Ok, on with the results. Here’s what I gave up:

Facebook – Before September, I checked it once or twice a day to see if anyone got married or if any cool events were happening in town.
Instagram – checked it a few times a day, mainly because I think the photos are pretty.
Reddit – used this to kill a lot of time, even when the situation or the level of boredom didn’t demand such a remedy.
Snapchat – didn’t really use this one but gave it up anyway.
Twitter – checked once per day but never spent much time on it. Still, it’s evil so it made the list.

What I did instead:

I read 400 pages of a book, I wrote, and I worked on personal projects. I slept better, I got more work done, and I went out more. All the positive effects were a direct result of simply having more time, though. I didn’t find myself relieved or something like that by being free from the influences of a filtered version of others’ lives. It’s not like September was suddenly free from envy and my self-image improved etc. I think those were mainly intact to begin with. In the end, it had me thinking about how I spend my time.


Commuting to work on my bicycle always feels worth it despite taking longer than driving.

Without using my phone so much I still passed time in less-than-very productive ways, but the key difference is that I remembered what I did. If I saw something in a book, I found that I remembered it hours later. When I’m mindlessly scrolling on my phone, I find that I almost instantly forget what I just saw a few seconds ago. I also broke the habit of having my hand move toward my pocket a few times every hour.

I think this experiment was well worth it. Someone I spoke to about it suggested that I make the next break just for 1 week. They told me that far more people would join if that was the case, but to give up SoMe for a whole month was crazy. Well, it didn’t feel so crazy to me, and I was almost a little surprised at how easy it was.

Now it’s the end of September and I’ll allow myself back on these platforms again tomorrow. However, I feel that things will be different from now on. Oh, and who wants to join me for… #NoSocialMediaFirstWeekOf2020 ?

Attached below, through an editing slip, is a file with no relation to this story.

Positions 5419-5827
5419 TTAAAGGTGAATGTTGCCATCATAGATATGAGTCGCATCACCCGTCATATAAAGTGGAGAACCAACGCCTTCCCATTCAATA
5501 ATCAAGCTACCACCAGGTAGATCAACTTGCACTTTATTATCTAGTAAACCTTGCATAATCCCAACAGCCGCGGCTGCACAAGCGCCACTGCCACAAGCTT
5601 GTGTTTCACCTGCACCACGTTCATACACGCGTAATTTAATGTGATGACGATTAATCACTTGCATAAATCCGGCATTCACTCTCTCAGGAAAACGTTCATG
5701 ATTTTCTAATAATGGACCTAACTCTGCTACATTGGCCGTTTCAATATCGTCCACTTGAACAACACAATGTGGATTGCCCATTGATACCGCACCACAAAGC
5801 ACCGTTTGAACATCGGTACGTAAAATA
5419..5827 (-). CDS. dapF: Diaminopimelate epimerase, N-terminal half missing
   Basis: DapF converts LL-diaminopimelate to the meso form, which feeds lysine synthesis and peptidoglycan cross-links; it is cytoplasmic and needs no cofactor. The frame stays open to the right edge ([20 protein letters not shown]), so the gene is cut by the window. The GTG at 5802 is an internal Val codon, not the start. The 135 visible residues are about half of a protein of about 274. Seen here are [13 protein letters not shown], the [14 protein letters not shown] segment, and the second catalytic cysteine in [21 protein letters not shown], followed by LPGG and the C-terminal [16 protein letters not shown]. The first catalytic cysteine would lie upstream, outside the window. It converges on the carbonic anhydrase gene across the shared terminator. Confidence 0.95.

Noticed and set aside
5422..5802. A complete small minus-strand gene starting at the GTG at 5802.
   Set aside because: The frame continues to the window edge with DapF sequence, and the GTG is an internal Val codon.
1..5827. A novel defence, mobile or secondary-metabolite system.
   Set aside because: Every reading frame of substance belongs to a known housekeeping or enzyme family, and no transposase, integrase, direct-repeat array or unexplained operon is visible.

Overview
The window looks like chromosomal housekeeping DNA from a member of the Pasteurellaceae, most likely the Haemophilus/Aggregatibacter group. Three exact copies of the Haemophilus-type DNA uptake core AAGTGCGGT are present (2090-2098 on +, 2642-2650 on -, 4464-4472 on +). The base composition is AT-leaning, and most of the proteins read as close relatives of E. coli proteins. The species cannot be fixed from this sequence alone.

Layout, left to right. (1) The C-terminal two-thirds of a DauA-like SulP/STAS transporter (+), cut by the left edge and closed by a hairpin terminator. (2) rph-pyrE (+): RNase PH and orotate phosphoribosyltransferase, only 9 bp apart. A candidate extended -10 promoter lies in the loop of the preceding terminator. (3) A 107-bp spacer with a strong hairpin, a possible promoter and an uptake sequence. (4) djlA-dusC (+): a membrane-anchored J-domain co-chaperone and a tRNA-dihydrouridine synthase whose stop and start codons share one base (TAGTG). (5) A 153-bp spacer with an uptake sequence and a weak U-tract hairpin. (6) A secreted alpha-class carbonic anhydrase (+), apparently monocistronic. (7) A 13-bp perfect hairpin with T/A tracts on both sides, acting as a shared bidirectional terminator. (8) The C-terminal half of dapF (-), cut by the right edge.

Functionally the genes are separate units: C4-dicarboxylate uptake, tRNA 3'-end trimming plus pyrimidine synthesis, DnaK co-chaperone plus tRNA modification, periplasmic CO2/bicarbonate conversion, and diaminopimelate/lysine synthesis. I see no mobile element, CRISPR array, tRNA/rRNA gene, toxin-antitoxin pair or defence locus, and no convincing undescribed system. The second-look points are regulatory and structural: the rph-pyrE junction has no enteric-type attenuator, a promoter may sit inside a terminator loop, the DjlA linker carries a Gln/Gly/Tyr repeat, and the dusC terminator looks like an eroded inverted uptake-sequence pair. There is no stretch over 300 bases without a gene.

The Rabbits of Bessungen

In many places, rabbits adorn windows and bits of landscape at Easter time, but where I live this is a year-round phenomenon.


The white rabbit in this glasses shop is a typical sight in Bessungen

Due to a legendary over-breeding and subsequent infestation of rabbits in the fields of Bessungen sometime in the late 16th century, this region of modern-day Darmstadt and by extension its people, have come to be associated with them. At the time of the French revolution with their occupation of this region and lands west, a term was coined for the Bessungers: lapin (the French for rabbit). This morphed at some point into lapping, the term used today.

So, for spending Easter without family or religions obligations, I decided to shoot some rabbits (with my camera). Of course the area has developed quite a bit in the last couple hundred years, so it’s quite rare these days that one sees a real rabbit in Bessungen. Instead, my tour of the neighborhood would be in search of rabbits in other forms. This would start, of course, with the sculpture in front of the local elementary school, perhaps the most immediately recognizable leporine depiction in town.


Sculpture in front of a local elementary school


Detail of the sculpture

It is impossible not to notice the rabbits in shop windows along the way.


Admittedly the colored rabbits on the left are just for Easter, but the white one on the right has a permanent presence in this window


They’re not just in the windows of quaint local businesses.. this one guards a soulless bank.

And indeed in the very names and logos of local businesses..


Beloved local bakery with a white rabbit in the window and rabbity logo on the door



Beloved local bookstore, with some lapping flair on the shop sign


The best döner in town, with a local mascot


Photo inside Lappings, from this nice article about their reopening

However, the place to get a traditional meal with your non-local friend is clearly at Weinwirtschaft Heiping, where this sign greets one out front:


“Here meet the [resident of the German state of Hessen] and the Lapping (Bessunger)”